W3C home > Mailing lists > Public > www-patentpolicy-comment@w3.org > October 2001

W3C Patent Policy Framework

From: <alan.hanna@us.datex-ohmeda.com>
Date: Thu, 4 Oct 2001 09:27:29 -0600
To: www-patentpolicy-comment@w3.org
Cc: alan-hanna@altavista.net
Message-ID: <OF7C983D94.9EB0CA57-ON87256ADB.0052599C@us.datex-ohmeda.com>
Good people,

I think it is a terrible idea to adopt RAND licensing for any public
infrastructure.  While RAND licensing may be common with other standards
bodies, it is typically a goal of these other bodies to promote standards
in fields where patented technologies are proliferating rapidly and mutual
interference claims threaten to cause complete market fragmentation and
paralysis.  In these cases, adoption of RAND licensing can represent a
major step forward in breaking a logjamb.

In contrast, adoption of RAND licensing for components of the web
infrastructure would be taking a very open system and inserting new
impediments to advancement.  Large areas of W3C-approved standards could
become offlimits to open source development projects, because the presence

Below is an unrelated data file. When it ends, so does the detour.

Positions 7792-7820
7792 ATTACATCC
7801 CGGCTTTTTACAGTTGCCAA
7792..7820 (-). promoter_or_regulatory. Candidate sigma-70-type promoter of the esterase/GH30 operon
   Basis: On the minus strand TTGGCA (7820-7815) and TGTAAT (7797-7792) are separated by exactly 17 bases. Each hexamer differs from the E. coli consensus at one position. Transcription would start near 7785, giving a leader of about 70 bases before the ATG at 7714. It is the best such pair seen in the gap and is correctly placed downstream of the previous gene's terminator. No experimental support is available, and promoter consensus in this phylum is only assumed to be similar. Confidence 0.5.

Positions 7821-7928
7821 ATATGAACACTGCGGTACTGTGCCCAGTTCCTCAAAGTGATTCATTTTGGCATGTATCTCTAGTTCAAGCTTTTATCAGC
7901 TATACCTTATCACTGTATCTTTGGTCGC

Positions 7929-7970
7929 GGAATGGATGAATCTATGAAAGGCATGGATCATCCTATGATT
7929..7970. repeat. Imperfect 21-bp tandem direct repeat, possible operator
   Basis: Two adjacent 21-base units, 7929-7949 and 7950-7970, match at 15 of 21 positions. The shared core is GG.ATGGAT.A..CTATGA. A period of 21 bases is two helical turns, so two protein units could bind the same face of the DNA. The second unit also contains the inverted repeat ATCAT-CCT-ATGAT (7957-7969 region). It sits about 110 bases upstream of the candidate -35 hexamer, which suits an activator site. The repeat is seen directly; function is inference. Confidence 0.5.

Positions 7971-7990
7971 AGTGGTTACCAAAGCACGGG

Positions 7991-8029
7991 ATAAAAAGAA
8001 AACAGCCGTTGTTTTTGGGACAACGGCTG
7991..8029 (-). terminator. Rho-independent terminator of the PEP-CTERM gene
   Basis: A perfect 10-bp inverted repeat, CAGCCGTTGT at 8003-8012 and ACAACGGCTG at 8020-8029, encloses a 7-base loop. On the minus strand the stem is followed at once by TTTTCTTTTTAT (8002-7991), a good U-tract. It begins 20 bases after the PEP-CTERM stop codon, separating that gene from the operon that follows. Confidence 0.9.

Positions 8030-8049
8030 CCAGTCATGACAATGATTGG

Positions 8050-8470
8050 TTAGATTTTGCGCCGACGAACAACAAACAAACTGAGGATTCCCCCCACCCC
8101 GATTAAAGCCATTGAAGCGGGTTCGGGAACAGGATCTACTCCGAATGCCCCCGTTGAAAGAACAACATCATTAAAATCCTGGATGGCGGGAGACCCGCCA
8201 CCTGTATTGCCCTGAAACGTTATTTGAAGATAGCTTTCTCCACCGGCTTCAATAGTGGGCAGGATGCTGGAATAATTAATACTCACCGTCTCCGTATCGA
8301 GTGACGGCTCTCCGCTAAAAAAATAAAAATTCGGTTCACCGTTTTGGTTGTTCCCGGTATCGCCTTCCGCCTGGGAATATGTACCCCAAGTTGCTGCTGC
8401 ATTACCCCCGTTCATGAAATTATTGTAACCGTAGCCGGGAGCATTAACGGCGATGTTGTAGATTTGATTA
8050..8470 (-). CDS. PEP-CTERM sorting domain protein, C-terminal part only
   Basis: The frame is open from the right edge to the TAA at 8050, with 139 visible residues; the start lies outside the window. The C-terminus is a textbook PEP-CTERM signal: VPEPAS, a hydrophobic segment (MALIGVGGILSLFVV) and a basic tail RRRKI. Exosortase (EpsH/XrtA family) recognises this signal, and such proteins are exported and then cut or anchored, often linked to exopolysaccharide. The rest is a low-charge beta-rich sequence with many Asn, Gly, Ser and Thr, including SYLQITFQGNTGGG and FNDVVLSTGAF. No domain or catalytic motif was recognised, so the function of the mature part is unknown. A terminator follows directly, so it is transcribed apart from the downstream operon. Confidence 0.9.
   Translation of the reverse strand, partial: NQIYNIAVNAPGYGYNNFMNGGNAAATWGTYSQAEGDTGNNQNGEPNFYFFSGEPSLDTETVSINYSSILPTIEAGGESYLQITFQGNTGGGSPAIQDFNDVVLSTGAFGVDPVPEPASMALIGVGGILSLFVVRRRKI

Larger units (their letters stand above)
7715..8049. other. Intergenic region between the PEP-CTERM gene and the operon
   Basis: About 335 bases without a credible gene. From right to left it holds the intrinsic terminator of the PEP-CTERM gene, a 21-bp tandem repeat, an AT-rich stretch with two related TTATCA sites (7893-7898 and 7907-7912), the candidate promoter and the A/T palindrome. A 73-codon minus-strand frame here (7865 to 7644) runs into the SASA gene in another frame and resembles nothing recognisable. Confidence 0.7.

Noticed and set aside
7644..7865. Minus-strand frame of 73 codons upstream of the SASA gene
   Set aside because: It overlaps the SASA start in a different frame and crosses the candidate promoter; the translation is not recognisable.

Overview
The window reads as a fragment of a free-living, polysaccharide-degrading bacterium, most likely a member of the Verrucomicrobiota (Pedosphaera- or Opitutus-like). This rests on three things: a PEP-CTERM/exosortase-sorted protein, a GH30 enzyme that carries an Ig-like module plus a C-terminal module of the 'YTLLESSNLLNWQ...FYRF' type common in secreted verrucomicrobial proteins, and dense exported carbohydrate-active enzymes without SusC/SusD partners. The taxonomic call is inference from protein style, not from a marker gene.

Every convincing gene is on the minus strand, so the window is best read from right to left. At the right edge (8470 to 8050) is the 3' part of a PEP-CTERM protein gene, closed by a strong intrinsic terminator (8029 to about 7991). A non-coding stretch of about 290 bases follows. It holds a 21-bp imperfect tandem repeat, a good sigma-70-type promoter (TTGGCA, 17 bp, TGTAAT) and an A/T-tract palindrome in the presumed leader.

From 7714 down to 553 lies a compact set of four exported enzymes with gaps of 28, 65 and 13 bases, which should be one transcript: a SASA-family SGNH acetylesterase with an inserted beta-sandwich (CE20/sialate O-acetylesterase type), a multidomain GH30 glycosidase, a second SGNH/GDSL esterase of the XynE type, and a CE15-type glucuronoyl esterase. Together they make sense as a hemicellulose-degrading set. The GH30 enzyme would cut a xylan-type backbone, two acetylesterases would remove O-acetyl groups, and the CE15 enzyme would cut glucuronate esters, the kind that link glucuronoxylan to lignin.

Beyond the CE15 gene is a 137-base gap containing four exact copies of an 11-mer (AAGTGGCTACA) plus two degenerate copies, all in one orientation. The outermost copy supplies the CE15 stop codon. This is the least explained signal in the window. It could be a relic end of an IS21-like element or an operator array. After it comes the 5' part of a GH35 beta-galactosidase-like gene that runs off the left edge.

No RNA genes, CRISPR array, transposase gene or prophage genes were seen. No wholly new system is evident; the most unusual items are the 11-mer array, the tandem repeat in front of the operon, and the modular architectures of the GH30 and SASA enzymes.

of just one RAND-licensed component could effectively limit work in all
subsidiary components.  I believe that this is ultimately not in the best
interests of the citizens of the web.

Nothing presently prevents private companies from introducing proprietary
enhancements to the web.  Other companies are free to present their own
counter-proposals, and the open source community is free to propose
completely open alternatives.  The public is served and advancement is
made.  Adoption of RAND licensed components by the W3C could slam the door
shut on the open source option, because a standard would have been
established that open source projects could not  meet without exposure to
legal action.

In my opinion, no supposed improvements to the web are as important as the
culture of freedom and openness that has already brought us as far as we
have come.  The RAND license is a terrible idea for the web and for the


Alan Hanna
1722 Pine St.
Boulder, CO, 80302

Received on Thursday, 4 October 2001 11:27:50 UTC

This archive was generated by hypermail 2.3.1 : Tuesday, 6 January 2015 21:06:44 UTC